• A review and revision of the bylaws is completed yearly.
  • Communication with society membership
    • Evidence of a written and/or electronic newsletter disseminated to the membership at least bi-annually.
    • An active website that is updated quarterly and links to the ASCLS website and other websites such as AABB, AACC, NCA, ASCP-BORASM, etc.
    • A mechanism (example: list serve or email blast) to enhance communication between the hospital/clinical laboratories and educational programs in the state should be in place.
    • There must be an electronic means to communicate with members.
  • Continuing education offerings
    • Offering continuing education opportunities.


Warning signs that a constituent state society is in danger

  • Recycling leadership within the organization
    • Repeating more than two terms in a row as a major officer of the organization e.g., president or vice president.
    • Lack of volunteers for vacant leadership positions during the next business year(s).
    • A single individual consistently does more than one task or holds more than one position within the organization.
  • Decreased offerings and/or participation in constituent society-sponsored continuing education programs
    • Unable to hold at least one annual meeting where continuing education programs can be offered.
    • Decrease in attendance at events.
  • Significant decline in membership numbers
    • A 10 percent drop in membership in a single year.
    • Consistent decrease in membership in the last three to five years.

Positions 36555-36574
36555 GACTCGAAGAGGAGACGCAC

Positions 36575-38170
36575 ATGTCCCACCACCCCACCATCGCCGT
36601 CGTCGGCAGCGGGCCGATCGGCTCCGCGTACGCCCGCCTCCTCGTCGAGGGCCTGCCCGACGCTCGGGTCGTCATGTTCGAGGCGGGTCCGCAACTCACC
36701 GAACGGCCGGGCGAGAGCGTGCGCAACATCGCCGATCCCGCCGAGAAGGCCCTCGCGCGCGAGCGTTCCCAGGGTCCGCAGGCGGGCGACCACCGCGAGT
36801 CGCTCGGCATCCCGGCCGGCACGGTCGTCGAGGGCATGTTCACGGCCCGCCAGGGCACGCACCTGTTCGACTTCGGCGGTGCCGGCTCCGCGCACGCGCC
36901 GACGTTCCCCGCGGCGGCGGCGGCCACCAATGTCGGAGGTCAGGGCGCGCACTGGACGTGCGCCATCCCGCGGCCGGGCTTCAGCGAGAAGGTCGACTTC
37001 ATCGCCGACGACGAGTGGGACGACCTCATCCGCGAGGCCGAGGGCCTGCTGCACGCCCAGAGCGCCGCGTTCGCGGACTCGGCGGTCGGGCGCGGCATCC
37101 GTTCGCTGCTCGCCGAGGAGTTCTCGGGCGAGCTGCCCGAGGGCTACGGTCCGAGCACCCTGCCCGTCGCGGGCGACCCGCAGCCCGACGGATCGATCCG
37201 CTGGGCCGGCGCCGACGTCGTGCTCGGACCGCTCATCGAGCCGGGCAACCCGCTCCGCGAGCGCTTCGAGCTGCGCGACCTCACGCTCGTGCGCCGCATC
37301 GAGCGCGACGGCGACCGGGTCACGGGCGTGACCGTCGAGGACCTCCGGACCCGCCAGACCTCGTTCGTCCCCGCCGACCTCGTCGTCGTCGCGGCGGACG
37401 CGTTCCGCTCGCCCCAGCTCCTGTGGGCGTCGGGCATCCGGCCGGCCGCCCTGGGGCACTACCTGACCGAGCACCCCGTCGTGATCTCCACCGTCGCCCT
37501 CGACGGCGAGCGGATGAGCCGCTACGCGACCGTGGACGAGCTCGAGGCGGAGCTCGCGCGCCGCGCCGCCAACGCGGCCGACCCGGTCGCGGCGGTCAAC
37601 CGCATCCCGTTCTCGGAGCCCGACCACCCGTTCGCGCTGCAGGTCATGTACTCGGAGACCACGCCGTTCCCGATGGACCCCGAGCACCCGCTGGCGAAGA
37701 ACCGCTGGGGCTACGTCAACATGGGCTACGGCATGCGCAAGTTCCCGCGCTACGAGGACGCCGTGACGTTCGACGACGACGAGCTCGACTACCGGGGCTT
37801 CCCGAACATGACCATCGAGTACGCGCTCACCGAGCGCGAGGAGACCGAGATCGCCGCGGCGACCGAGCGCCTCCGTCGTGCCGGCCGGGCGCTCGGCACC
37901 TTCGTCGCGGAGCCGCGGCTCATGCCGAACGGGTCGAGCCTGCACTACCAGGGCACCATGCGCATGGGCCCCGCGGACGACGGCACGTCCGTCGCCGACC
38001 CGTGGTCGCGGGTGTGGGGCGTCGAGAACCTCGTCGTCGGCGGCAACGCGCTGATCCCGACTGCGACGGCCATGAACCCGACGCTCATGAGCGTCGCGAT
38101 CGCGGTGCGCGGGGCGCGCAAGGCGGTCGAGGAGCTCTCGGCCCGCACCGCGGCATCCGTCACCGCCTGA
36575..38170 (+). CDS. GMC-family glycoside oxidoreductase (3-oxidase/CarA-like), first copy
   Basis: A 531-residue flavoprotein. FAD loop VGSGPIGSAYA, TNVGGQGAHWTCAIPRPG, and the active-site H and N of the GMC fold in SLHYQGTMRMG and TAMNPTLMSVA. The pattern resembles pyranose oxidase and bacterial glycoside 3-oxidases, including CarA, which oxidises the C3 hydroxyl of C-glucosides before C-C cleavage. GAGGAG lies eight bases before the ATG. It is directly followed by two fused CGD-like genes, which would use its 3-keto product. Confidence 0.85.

• Steady decrease in active members attending meetings.
    • Lack of interest in active members to be involved in their constituent society.
  • A constituent society requesting guidance from national ASCLS regarding survival information for the organization

Strategies for mentoring an at-risk state constituent society

In cases with warning signs that a constituent state society is in danger of inactive status, establish a program where a nearby state would act as a mentor.

  1. The primary contact for this mentoring task is the regional director in which the troubled society resides.
  2. The state society leadership along with the regional director will develop a procedure to guide the at-risk society.
  3. Utilize the hierarchy of the regional structure of ASCLS with the regional director as the point person. Other regional officers will be called upon as needed.
  4. Contact the ASCLS National Office at if you need to know regional and national contacts who can assist your regional director and the at-risk society leadership.

If individual states cannot sustain independent constituent society status, develop a mechanism for combining more than one state in a particular geographic location.

  1. President, treasurer, and membership recruitment person are key personnel in developing an alternative governance structure with the organization.
  2. Provide communication to all members of the society with the minimal effort being an email or paper notification to the membership stating the status of the society and the request for alternative governance structure.